Blurring gender lines with science, technology
Women who want to excel in the workplace have no choice but to change and upscale their skills, “as today’s skills will not match tomorrow’s needs.”
Thus said Linartes Viloria, national project coordinator of the International Labour Organization’s (ILO) Women in STEM Workforce Readiness and Development Program.
Gender inequality could even worsen because of technological advances. Training and/or retraining of women is therefore needed to level the playing field in the workplace.
In the recent Filipina STEM Leaders Forum to mark the UN International Day of Women and Girls in Science, speakers encouraged women to consider STEM skills and training to increase their chances of employment.
STEM stands for Science, Technology, Engineering and Mathematics—fields of studies that are traditionally men’s domains and where women generally do not, or are not encouraged to, venture into.
Speakers stressed “women can do what men can do” and aptitude and capability had nothing to do with gender.
One obstacle that has to be overcome—and a major reason why women still avoid STEM—is “the lack of role models,” Viloria said.
With the skills shift in the Association of Southeast Asian Nations region because of new technology, Viloria said there was a need to eliminate gender bias and the stereotyping of jobs as for men or women only.
Viloria suggested partnerships with corporations and the adoption of work-based training programs to provide women the skills they needed to fit in the changing workplace and bridge the gender gap.
Echoing Viloria’s observation about having few women role models in STEM, forum panelist Ambe Tierro, senior managing director for global artificial intelligence of Accenture Technologies, said women bosses were very few, particularly in STEM.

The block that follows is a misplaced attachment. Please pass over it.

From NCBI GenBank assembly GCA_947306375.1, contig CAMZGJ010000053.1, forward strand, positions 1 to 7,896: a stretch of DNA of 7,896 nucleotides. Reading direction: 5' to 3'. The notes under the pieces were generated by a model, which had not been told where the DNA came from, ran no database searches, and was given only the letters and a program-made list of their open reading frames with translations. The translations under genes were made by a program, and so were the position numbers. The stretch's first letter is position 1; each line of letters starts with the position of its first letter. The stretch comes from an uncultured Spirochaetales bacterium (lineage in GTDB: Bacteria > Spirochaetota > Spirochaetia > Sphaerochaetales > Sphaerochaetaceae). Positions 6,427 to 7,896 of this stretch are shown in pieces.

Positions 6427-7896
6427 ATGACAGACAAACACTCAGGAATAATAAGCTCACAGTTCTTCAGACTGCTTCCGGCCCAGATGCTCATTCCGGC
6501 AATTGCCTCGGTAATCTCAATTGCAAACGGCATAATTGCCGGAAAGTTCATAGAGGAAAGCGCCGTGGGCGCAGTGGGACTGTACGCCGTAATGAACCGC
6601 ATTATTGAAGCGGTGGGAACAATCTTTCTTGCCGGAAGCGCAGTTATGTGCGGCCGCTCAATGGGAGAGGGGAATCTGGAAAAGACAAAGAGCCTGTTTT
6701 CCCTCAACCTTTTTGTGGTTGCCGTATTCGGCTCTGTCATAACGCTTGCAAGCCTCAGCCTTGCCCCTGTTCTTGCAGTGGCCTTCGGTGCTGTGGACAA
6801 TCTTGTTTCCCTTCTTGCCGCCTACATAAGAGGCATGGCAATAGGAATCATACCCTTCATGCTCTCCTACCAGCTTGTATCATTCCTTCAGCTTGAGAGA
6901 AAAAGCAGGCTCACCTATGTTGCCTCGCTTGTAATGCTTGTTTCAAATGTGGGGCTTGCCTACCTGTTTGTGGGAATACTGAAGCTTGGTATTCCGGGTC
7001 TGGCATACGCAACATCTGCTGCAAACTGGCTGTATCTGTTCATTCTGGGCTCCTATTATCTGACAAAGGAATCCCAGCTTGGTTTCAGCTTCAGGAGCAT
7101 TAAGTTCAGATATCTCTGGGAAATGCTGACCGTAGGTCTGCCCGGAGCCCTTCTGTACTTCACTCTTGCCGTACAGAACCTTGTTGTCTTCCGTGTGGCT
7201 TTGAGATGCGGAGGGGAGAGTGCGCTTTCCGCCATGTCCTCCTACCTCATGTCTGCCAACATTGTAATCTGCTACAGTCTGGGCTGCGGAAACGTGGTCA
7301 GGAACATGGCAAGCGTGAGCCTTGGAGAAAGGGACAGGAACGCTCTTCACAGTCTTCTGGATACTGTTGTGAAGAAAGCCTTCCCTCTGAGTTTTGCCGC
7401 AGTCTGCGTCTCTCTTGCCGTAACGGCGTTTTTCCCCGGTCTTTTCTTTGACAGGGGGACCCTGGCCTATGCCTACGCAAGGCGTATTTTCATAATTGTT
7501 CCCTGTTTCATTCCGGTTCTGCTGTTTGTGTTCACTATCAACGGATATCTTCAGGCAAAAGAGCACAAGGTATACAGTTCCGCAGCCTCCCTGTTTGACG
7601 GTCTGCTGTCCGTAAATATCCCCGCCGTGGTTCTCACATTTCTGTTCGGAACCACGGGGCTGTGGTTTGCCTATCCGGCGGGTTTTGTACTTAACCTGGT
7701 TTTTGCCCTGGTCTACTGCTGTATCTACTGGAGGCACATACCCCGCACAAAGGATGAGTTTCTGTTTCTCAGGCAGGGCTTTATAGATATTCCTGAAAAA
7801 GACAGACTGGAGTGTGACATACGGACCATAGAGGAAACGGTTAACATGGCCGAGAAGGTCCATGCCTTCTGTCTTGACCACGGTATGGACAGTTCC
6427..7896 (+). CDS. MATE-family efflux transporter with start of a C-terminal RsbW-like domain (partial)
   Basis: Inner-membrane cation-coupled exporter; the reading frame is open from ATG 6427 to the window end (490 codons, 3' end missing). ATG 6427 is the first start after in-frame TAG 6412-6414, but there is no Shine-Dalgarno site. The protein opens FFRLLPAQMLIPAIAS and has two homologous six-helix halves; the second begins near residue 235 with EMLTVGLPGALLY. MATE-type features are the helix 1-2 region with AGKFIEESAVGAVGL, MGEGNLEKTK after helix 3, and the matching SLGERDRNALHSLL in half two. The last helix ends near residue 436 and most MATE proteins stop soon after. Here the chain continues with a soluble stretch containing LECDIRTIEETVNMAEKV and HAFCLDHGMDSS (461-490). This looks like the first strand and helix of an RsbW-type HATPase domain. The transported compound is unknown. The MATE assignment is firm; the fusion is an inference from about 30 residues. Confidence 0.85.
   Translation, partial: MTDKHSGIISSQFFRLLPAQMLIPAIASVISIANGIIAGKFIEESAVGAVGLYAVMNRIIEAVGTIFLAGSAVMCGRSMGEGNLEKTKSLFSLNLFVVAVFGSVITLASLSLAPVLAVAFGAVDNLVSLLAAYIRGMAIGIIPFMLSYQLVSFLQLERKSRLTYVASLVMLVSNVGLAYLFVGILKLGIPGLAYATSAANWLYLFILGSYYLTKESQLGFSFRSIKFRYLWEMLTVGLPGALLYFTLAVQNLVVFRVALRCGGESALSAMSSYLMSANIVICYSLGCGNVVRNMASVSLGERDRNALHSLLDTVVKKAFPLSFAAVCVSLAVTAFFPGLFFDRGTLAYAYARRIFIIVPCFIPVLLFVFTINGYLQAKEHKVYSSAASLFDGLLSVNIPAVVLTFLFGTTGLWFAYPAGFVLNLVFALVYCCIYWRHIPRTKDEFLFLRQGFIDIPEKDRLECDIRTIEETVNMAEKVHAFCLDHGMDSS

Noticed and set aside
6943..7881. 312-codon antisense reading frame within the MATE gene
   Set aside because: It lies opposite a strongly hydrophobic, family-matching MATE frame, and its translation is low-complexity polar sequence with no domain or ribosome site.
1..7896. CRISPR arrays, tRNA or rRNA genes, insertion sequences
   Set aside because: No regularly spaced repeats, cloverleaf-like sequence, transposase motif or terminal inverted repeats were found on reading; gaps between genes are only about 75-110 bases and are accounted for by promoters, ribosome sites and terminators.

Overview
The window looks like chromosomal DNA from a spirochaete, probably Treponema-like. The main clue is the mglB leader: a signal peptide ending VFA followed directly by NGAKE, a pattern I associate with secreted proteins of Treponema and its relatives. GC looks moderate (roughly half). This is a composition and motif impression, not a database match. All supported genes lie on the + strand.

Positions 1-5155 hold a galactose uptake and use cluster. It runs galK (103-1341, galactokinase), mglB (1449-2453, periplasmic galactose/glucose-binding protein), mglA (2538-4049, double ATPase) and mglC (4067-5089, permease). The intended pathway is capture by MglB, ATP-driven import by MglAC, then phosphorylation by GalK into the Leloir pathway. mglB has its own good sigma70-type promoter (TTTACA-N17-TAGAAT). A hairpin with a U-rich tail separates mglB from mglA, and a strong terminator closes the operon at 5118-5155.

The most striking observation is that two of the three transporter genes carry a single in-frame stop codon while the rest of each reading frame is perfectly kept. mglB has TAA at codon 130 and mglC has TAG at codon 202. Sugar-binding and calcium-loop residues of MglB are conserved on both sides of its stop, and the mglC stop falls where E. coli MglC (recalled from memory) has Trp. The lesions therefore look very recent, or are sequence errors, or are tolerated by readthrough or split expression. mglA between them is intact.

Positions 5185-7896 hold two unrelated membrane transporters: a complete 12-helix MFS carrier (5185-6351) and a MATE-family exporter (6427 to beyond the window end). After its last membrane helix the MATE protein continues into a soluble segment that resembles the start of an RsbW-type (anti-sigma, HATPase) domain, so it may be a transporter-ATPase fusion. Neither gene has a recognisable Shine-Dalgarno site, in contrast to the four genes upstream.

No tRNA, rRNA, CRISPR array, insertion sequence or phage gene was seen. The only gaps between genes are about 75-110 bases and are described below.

Panelist Aileen Judan-Jiao, IBM president and country manager, said while many girls showed an interest in STEM, “the problem is how to sustain that interest.”
Another panelist, Michie Ang, founding director of Women Who Code, said “having role models is important [because it lets women] know it (going into STEM) can be done.”
She said there was a need to create awareness that women could go into STEM.
But the forum also recognized the difficulty women faced, being active in the workforce and performing their responsibilities as housewives and mothers.
Judan-Jiao said women had to integrate work and their family lives. Tierro said women had to make important decisions, like choosing the right, supportive partner and when to have children to succeed in the workplace.
“There is a need to reassure women that they can both be mother and worker,” said Ma. Cristina Coronel, president and chief executive officer of Pointwest Technologies Corp.
Reactor Antonio Asper, vice president of the Federation of Free Workers, said men had to share in the domestic duties.
He noted that, while trade unions were still predominantly male, one of five of his organization’s affiliates now was a women’s group.
Women, he said, should organize and learn to negotiate. They could assume the leadership in the fight against discriminatory practices and promote and protect the rights of women in their places of employment.
Roland Moya, director general of the Employers Confederation of the Philippines, said opportunities should be provided for women in the workplace.
He added that women and men have different requirements and they should all be addressed for gender equality.
Clara Ignacio, chief of the women’s center of the Technical Education and Skills Development Authority, said her office was promoting the increased participation of women in STEM and other other jobs not traditionally for women.
However, she said enrollment in the training programs was very low. They also needed women trainers.
Judan-Jiao said they were trying to work with educational institutions to change the mind-set of girls about STEM courses. Tierro said Accenture, for its part, was conducting online training programs so even those outside Metro Manila could participate.
In his closing remarks, Jordi Prat Tuca, regional coordinator of ILO’s Women in Stem Workforce Readiness and Development Program, said “technology was changing jobs and many low-level jobs would disappear due to automation so there is a need to shift occupational structures.” —CONTRIBUTED
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